Noel's mother was a Robertson, and members of that family, along with several Garlands, are buried in the Elmwood Cemetery in Mineral Wells. Charles and Don Garland's family is buried in the Indian Creek Cemetery, and many other Garlands, particularly those of the William Lafeyette Garland family, are buried in the Palo Pinto Cemetery.
Rick Garland, of the Garland Bend Garlands, owns Goldmine Bingo about two miles down the road from Noel in Mesquite. He was raised in Garland Bend and remembers stories about the Garland and Weldons who were well known both in the Bend and in Pickwick, the community which now lies beneath Possum Kingdom Lake.
Rick tells Noel that there was a Miss Weldon who was a school teacher in Graford and taught many of the Garlands. Also, he relates, the sheriff of Palo Pinto County at that time was Sherman Weldon, a great prankster, who was always playing practical jokes on people. Rick says there is a story about Sherman impersonating the "Crazy Lady of the Mountain" and sneaking up on Wick and Joe Bailey Garland to scare them. It appears he did such a skillful job, Wick and Joe Bailey gave him a good thrashing before he had time to identify himself.
Also, Rick tells, Sherman decided to scare a fellow named George Pendergraff who slept in a lean-to near a barn dance he was attending. As Pendergraff was tying his mule to the hitching post, Sherman, dressed in a big fur coat, grabbed Pendergraff from behind, made loud growling sounds, and scared Pendergraff so badly he tore out, lickety split, running and yelling all the way to Frotune Bend. The next day Sherman had to return Pendergraff's mule to the Bend.
I have also received information from Ruth Garland Penzera. Ruth tells me that the Hights, McCoys, Ganns, Nowaks, and a few Garlands were in school together in the one-room schoolhouse at Fortune Bend in the 1930's. She also states that Garland Bend has had a Garland in residence since December 1872 when Washington Lafeyette Garland married Saphronias Maxwell who was born 13 October 1849 in Alabama. Saphronias died in 1909. The Maxwell family owned land just over the mountain from the Garland on what is now the Belding Ranch.
Washington and Saphronias' first child, Willie Jane, lived only one year. Their son, George Armenius was born in Strawn in 1876. In all, Washington had eight sons to reach manhood, and Ruth tells me she is the granddaughter of the oldest, George Armenius. The other sons were Bud, Will, Matt, Grover, Jess (Coon), Ross, Jack, and Hugh.
George married Grace Leona Miller in 1898. Their children were Wick, Bailey, Candis, Burkie, Fancher, Keeta, and John X. All the children were born at Garland Bend except John X. who was born in Graford.
Washington Lafeyette was was born on 4 May 1847, and left the Carolinas at an early age. He pioneered in Oklahoma and later came to Palo Pinto County. Following his first wife's death, Washington married Mattie Belle Brown with whom he had four more children. Two sons of that union are still living, Couts M. Garland of Midland and Carte Garland of Del Rio. Washington Lafeyette died 22 March 1918.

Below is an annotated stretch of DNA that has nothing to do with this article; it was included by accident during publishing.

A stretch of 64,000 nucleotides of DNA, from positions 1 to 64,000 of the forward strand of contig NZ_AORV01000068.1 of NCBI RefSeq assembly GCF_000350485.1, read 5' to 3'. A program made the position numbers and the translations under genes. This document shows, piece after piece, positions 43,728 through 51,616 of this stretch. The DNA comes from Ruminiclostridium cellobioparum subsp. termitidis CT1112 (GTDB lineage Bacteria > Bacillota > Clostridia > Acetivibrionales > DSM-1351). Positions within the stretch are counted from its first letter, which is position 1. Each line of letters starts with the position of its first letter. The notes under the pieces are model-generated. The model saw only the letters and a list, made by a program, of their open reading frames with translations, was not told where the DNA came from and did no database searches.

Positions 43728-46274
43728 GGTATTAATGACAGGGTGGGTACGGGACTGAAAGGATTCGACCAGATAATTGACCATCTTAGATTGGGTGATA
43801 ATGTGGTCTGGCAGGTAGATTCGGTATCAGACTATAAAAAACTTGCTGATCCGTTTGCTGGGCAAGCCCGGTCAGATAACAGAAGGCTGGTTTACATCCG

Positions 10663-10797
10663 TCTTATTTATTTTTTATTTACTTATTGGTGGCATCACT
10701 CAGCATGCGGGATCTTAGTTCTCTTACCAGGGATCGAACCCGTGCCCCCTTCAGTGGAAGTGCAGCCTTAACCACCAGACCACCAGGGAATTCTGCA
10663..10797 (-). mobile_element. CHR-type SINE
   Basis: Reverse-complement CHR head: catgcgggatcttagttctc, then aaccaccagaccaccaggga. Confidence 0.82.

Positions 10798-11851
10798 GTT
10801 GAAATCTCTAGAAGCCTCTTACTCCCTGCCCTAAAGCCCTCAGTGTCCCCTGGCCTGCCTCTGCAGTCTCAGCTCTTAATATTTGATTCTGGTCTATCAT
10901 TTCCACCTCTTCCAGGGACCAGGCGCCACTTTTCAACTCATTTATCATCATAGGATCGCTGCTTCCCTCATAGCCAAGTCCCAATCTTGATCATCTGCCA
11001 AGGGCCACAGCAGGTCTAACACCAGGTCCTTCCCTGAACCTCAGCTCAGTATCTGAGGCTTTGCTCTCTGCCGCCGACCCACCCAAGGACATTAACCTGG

Ruth goes on to tell that there are three grandchildren of George "Menius" and Grace Garland who still live in Garland Bend permanently, and quite a few that have retirement homes waiting on them to retire. At times they have had five generations at a time staying at Garland Bend. The only living child of George Armenius and Grace Leona is Fancher Garland who lives in Mineral Wells.
The Garland family reunion is held the second Sunday in June each year. The 2002 Garland Reunion was held at Eddie Garland's home which is the last one on Garland Bend Road (you have to pass the log house to get there).
Finally, I have had information from another Garland Bend family member, Dee (Tomlin-Garland) Moseley <firstname.lastname@example.org>. Dee says she is sure she must be a cousin to Noel. She states that there are seven fourth generation Garlands who still live in the Bend and some fifth generation families, not Garland, live there, also. Dee also says that she and her 97-year-old father are moving back to the Bend in the fall of 2002!
Isn't this a truly interesting and wonderful family? I am surely appreciative to these members of the Garland family who have shared their history with us, and I hope that members of other families will also share their tales, as well! I can be contacted at P. O. Box 61, Mineral Wells TX 76068-0061 or on the internet at email@example.com.
One other letter I would like to share comes from Christine Tomerlin who lives in Garner. She states that her family lived at the county farm when it was no longer used as a prison farm. She says she is a member of the Baker family who came from Mississippi and settled in the Lake Mineral Wells area. Their farm was purchased by the City of Mineral Wells in 1918 in order for the lake to be constructed.
I want to thank Noel, Ruth, Rick, Dee, and Christine for writing. You all come back now, real soon, and God bless us everyone!
Washington Lafeyette Garland